The only lull in my lifetime was the late nineties between the 'Oilers' generation and what followed when the offence seemed to dry up and even then, even then, it was Mike Richter in 1996 and Dominick Hasek in 1998 and without these two even that lull would have produced champions.

 Watching this team and its perfection, for that was what it was, perfect, I began to muse, is this the greatest generation of players? For a moment I thought there is no doubt. I think of '87 and Crossman and Rochefort on the blue line and look at '91 with Corson, Dirk Graham, Tinordi and Russ Courtnall and I think that other than 1976 there may not be a better collection of talent than what we saw this time around. 76 will always be the gold standard for a team but they were a one off really.

 Of course the tale is yet to be written. There is no doubt that we produce elite hockey players like no other country but the Gretzkys did win three of these tourneys in a row. I don't doubt that if the NHL goes to Korea or if its a World Cup that comes next that we will see Crosby and Toews and Doughty make it three in a row but until that time we must reserve judgement.

 There have been thirteen of these best on best tournaments and Canada has now won nine of them. Since the Olympics became best on best Canada has won three of five and with this victory, in Europe and on the big ice, the last dragon has been slain. Results are results and its hard to argue with them. The Czechs are no longer the Czechs. The Russians haven't won since 1991. The Swedes have seen Sundin and Forsberg and Lidstrom go and soon the Sedins and Alfredsson and Lundqvist will follow. The Americans are coming but they lack the talent up the middle and on the blue line to be a serious threat right now.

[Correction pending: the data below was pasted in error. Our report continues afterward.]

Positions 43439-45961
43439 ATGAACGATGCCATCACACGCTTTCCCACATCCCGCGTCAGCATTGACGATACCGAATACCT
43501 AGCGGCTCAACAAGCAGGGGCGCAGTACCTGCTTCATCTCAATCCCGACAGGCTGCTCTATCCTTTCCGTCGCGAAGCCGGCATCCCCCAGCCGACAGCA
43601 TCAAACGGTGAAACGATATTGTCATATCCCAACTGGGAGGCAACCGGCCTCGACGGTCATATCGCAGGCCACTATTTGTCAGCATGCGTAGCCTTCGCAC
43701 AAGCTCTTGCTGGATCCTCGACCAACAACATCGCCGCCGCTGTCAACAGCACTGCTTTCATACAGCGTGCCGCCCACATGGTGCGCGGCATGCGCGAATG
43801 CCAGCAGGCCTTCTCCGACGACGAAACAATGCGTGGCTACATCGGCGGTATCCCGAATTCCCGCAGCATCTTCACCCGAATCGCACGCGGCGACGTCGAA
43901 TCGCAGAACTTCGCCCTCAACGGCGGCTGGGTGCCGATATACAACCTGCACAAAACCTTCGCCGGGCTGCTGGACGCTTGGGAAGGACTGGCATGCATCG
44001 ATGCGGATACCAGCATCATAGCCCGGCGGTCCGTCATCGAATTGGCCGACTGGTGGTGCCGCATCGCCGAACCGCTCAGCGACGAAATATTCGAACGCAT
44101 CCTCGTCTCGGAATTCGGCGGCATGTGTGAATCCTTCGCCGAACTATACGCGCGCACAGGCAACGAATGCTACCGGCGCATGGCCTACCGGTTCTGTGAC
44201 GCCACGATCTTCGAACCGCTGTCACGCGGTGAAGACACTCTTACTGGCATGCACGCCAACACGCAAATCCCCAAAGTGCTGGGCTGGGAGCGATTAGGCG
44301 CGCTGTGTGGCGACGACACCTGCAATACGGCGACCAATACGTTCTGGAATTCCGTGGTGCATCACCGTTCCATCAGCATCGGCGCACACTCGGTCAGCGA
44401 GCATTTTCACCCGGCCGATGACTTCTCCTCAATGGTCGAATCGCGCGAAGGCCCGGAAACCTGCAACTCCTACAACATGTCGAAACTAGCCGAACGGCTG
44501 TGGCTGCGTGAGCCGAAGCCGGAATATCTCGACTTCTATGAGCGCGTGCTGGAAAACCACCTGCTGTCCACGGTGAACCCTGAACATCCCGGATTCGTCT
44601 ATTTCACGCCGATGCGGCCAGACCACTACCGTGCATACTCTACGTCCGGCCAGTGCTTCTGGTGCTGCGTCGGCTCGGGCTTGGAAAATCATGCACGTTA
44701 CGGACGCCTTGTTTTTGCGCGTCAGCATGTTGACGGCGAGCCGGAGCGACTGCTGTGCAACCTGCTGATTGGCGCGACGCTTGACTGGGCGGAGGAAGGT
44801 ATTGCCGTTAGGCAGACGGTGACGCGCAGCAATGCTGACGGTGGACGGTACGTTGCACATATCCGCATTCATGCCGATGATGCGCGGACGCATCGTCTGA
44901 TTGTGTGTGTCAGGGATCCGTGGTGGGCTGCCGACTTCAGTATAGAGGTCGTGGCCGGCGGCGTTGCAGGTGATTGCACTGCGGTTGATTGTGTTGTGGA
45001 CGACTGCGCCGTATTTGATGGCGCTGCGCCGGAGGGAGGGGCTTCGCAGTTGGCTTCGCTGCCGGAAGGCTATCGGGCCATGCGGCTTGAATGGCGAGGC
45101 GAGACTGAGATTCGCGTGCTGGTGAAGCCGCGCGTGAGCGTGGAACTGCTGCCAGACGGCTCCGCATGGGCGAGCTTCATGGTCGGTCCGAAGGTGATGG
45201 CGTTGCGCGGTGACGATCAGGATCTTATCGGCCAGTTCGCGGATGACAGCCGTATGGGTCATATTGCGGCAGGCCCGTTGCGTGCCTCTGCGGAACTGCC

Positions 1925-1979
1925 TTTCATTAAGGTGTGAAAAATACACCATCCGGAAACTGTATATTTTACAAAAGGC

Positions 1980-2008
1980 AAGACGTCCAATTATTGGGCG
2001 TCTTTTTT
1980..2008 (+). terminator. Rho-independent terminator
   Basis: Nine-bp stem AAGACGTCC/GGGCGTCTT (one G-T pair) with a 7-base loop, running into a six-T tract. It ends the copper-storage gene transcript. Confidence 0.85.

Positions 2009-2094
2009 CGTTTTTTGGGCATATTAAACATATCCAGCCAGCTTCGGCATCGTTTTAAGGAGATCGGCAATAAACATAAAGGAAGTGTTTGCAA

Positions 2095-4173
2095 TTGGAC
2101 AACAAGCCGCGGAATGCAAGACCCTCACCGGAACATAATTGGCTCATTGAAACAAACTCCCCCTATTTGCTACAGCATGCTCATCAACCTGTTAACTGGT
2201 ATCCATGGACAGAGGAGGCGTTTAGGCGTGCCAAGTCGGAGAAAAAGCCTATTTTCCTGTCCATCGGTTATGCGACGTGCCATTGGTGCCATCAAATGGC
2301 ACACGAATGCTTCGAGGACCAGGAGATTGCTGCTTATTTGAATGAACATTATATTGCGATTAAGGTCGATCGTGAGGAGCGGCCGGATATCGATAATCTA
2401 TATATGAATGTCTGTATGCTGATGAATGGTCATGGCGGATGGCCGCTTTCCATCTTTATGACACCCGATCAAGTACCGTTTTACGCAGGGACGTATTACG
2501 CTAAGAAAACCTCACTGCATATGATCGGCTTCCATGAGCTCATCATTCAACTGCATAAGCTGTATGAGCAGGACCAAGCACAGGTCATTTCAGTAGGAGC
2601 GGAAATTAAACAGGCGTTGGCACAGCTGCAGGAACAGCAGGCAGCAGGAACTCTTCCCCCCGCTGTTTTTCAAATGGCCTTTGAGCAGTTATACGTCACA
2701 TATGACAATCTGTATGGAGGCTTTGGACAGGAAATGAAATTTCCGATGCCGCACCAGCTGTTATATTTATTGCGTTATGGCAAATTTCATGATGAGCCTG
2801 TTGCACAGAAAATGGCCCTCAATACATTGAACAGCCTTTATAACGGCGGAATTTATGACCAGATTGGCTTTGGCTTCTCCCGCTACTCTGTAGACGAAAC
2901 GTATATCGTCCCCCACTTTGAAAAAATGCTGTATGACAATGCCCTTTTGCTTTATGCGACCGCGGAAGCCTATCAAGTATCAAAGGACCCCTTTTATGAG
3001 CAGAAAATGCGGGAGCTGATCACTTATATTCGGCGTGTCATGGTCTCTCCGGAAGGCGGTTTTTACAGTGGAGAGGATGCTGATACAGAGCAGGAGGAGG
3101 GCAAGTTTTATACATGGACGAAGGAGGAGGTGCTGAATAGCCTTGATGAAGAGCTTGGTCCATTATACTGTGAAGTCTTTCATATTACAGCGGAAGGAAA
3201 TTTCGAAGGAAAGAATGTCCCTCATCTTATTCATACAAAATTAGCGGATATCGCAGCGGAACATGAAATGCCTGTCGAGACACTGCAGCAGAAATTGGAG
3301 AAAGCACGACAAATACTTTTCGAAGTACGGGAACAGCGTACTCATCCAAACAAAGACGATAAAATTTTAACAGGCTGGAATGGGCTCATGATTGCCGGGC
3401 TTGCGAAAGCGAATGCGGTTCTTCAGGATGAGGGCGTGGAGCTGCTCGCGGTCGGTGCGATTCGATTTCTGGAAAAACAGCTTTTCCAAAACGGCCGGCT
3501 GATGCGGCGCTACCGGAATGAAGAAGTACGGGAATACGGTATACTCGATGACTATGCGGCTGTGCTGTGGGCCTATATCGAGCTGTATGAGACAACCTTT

Yzerman is done and his successor will have a tough act to follow. One could quibble with Yzerman's selections and with Babcock's deployment of these selections (Subban being the major question) and while the lazy amongst the media might say that a gold medal means there should be no questions I prefer to look to the process and think could this team have been better? I believe that probably the answer is yes. Chris Kunitz had a very good tournament from the Finland game on and good for him. He's an excellent player of course and he proved his worth but even with all of that said I think a better player might have been chosen over him. And I think Subban over Bouwmeester is a no brainer although I've always liked Bouwmeester who now has two golds in best on best. He's a guy who can play.

 Canada's greatest strength is its depth of talent. Happily we are beyond bringing Rob Zamuner and Kris Draper and Kirk Maltby to these tournaments as we have learned (remembered) that if you bring Dale Hawerchuk and tell him to check that indeed he can check and on top of that he can provide offence as well and so Nash and Carter and Sharp and Marleau were brought along and played the roles that those who run the junior selection process still like to slot with actual junior role players.

 It was a wonderful day today, one to celebrate. Its just a game of course, a distraction, but a wonderful one all the same. I'm a proud Canadian, I'm not afraid to say so. I think this is a great country. Some of this is due to luck and some is due to good policy and much of it is plain old geography which provides us with great wealth and a history of peace. Like all nations much of our history and national mythology is littered with shameful acts and lies. This is true. But it is a great country all the same and its wonderful to have a game which we do well at and which can bring us together on days like today.

 Go Canada. Until next time!